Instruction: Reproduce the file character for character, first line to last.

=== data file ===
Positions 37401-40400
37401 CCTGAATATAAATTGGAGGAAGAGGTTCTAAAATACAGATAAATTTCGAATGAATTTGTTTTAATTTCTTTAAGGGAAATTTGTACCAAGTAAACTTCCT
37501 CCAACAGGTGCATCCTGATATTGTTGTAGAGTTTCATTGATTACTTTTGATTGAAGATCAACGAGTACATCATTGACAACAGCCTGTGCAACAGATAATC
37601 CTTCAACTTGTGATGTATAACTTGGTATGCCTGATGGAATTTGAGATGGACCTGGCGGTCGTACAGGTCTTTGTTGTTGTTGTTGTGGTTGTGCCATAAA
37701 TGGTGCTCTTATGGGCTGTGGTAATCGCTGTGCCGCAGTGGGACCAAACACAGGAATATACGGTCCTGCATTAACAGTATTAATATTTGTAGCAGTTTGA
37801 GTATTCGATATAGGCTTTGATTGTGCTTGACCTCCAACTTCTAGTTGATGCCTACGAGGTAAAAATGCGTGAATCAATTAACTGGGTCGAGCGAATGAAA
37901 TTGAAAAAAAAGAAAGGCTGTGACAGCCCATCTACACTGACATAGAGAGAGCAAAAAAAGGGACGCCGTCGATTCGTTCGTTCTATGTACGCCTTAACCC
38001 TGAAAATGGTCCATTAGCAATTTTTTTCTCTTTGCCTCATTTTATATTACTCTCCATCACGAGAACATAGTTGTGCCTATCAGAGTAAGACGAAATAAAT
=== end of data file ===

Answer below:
Positions 37401-40400
37401 CCTGAATATAAATTGGAGGAAGAGGTTCTAAAATACAGATAAATTTCGAATGAATTTGTTTTAATTTCTTTAAGGGAAATTTGTACCAAGTAAACTTCCT
37501 CCAACAGGTGCATCCTGATATTGTTGTAGAGTTTCATTGATTACTTTTGATTGAAGATCAACGAGTACATCATTGACAACAGCCTGTGCAACAGATAATC
37601 CTTCAACTTGTGATGTATAACTTGGTATGCCTGATGGAATTTGAGATGGACCTGGCGGTCGTACAGGTCTTTGTTGTTGTTGTTGTGGTTGTGCCATAAA
37701 TGGTGCTCTTATGGGCTGTGGTAATCGCTGTGCCGCAGTGGGACCAAACACAGGAATATACGGTCCTGCATTAACAGTATTAATATTTGTAGCAGTTTGA
37801 GTATTCGATATAGGCTTTGATTGTGCTTGACCTCCAACTTCTAGTTGATGCCTACGAGGTAAAAATGCGTGAATCAATTAACTGGGTCGAGCGAATGAAA
37901 TTGAAAAAAAAGAAAGGCTGTGACAGCCCATCTACACTGACATAGAGAGAGCAAAAAAAGGGACGCCGTCGATTCGTTCGTTCTATGTACGCCTTAACCC
38001 TGAAAATGGTCCATTAGCAATTTTTTTCTCTTTGCCTCATTTTATATTACTCTCCATCACGAGAACATAGTTGTGCCTATCAGAGTAAGACGAAATAAAT